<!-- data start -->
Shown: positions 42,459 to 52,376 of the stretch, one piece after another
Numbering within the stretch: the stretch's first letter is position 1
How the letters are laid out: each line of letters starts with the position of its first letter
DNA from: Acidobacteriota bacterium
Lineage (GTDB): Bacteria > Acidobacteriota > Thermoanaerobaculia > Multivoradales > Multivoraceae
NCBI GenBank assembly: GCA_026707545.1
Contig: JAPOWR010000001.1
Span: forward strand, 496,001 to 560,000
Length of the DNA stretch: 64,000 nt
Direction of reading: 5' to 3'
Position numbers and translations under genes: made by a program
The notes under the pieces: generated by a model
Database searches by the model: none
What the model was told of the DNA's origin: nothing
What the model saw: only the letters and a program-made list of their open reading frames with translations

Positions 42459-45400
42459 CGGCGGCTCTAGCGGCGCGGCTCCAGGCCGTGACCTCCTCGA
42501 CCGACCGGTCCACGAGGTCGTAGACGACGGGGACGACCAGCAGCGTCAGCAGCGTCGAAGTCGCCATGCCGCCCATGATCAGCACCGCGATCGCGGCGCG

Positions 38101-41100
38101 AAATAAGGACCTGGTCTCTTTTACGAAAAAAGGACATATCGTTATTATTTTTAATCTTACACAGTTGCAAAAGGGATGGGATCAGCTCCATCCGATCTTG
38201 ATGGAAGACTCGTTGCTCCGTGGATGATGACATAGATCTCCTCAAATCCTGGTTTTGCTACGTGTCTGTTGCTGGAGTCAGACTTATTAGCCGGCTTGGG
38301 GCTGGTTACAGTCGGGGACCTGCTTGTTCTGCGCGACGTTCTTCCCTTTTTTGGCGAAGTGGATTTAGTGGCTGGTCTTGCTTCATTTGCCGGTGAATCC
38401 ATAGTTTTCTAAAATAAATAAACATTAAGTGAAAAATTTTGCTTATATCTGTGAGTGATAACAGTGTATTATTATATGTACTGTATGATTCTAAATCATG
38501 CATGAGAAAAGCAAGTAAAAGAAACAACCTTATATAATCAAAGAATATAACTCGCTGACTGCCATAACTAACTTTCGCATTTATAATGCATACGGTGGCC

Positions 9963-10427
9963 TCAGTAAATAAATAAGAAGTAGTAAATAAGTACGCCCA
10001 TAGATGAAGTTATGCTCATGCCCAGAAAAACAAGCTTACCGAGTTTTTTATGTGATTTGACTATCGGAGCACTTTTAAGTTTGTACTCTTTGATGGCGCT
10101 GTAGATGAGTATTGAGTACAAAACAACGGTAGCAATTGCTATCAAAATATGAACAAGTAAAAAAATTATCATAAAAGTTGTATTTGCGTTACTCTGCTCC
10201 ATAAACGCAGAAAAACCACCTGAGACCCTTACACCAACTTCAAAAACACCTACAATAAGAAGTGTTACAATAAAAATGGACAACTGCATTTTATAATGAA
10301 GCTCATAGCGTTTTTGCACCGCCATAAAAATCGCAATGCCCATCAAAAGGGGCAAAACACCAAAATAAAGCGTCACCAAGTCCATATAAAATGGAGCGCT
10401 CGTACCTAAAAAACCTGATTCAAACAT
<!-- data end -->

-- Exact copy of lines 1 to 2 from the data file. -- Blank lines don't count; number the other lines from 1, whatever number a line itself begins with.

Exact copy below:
Shown: positions 42,459 to 52,376 of the stretch, one piece after another
Numbering within the stretch: the stretch's first letter is position 1